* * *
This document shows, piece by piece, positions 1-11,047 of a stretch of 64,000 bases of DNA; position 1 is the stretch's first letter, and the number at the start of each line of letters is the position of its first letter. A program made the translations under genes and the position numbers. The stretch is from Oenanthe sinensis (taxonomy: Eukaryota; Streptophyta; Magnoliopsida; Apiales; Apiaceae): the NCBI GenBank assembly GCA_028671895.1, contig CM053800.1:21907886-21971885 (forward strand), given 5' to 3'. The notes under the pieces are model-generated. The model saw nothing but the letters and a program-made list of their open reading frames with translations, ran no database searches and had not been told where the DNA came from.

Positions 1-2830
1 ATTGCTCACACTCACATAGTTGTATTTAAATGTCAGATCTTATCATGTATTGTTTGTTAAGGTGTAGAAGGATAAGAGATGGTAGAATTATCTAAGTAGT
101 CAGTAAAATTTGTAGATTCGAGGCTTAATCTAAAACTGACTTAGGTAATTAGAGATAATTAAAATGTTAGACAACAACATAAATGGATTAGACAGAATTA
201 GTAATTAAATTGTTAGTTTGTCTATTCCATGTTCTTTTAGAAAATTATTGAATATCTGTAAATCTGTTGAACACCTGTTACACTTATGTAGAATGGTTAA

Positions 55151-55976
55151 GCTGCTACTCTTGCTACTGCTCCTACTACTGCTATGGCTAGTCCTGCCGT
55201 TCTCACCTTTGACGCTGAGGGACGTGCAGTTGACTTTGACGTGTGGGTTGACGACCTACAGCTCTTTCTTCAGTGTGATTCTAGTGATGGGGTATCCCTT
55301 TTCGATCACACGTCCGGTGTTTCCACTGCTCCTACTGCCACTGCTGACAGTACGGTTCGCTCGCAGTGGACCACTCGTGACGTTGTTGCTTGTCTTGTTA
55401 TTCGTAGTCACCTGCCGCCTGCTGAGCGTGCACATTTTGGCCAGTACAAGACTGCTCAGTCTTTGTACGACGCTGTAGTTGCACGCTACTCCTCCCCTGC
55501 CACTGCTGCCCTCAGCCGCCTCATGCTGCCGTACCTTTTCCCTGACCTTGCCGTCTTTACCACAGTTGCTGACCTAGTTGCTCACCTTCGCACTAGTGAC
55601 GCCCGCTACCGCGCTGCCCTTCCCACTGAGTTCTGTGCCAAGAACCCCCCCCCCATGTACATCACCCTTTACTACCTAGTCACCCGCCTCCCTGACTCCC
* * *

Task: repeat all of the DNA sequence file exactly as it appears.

This document shows, piece by piece, positions 1-11,047 of a stretch of 64,000 bases of DNA; position 1 is the stretch's first letter, and the number at the start of each line of letters is the position of its first letter. A program made the translations under genes and the position numbers. The stretch is from Oenanthe sinensis (taxonomy: Eukaryota; Streptophyta; Magnoliopsida; Apiales; Apiaceae): the NCBI GenBank assembly GCA_028671895.1, contig CM053800.1:21907886-21971885 (forward strand), given 5' to 3'. The notes under the pieces are model-generated. The model saw nothing but the letters and a program-made list of their open reading frames with translations, ran no database searches and had not been told where the DNA came from.

Positions 1-2830
1 ATTGCTCACACTCACATAGTTGTATTTAAATGTCAGATCTTATCATGTATTGTTTGTTAAGGTGTAGAAGGATAAGAGATGGTAGAATTATCTAAGTAGT
101 CAGTAAAATTTGTAGATTCGAGGCTTAATCTAAAACTGACTTAGGTAATTAGAGATAATTAAAATGTTAGACAACAACATAAATGGATTAGACAGAATTA
201 GTAATTAAATTGTTAGTTTGTCTATTCCATGTTCTTTTAGAAAATTATTGAATATCTGTAAATCTGTTGAACACCTGTTACACTTATGTAGAATGGTTAA

Positions 55151-55976
55151 GCTGCTACTCTTGCTACTGCTCCTACTACTGCTATGGCTAGTCCTGCCGT
55201 TCTCACCTTTGACGCTGAGGGACGTGCAGTTGACTTTGACGTGTGGGTTGACGACCTACAGCTCTTTCTTCAGTGTGATTCTAGTGATGGGGTATCCCTT
55301 TTCGATCACACGTCCGGTGTTTCCACTGCTCCTACTGCCACTGCTGACAGTACGGTTCGCTCGCAGTGGACCACTCGTGACGTTGTTGCTTGTCTTGTTA
55401 TTCGTAGTCACCTGCCGCCTGCTGAGCGTGCACATTTTGGCCAGTACAAGACTGCTCAGTCTTTGTACGACGCTGTAGTTGCACGCTACTCCTCCCCTGC
55501 CACTGCTGCCCTCAGCCGCCTCATGCTGCCGTACCTTTTCCCTGACCTTGCCGTCTTTACCACAGTTGCTGACCTAGTTGCTCACCTTCGCACTAGTGAC
55601 GCCCGCTACCGCGCTGCCCTTCCCACTGAGTTCTGTGCCAAGAACCCCCCCCCCATGTACATCACCCTTTACTACCTAGTCACCCGCCTCCCTGACTCCC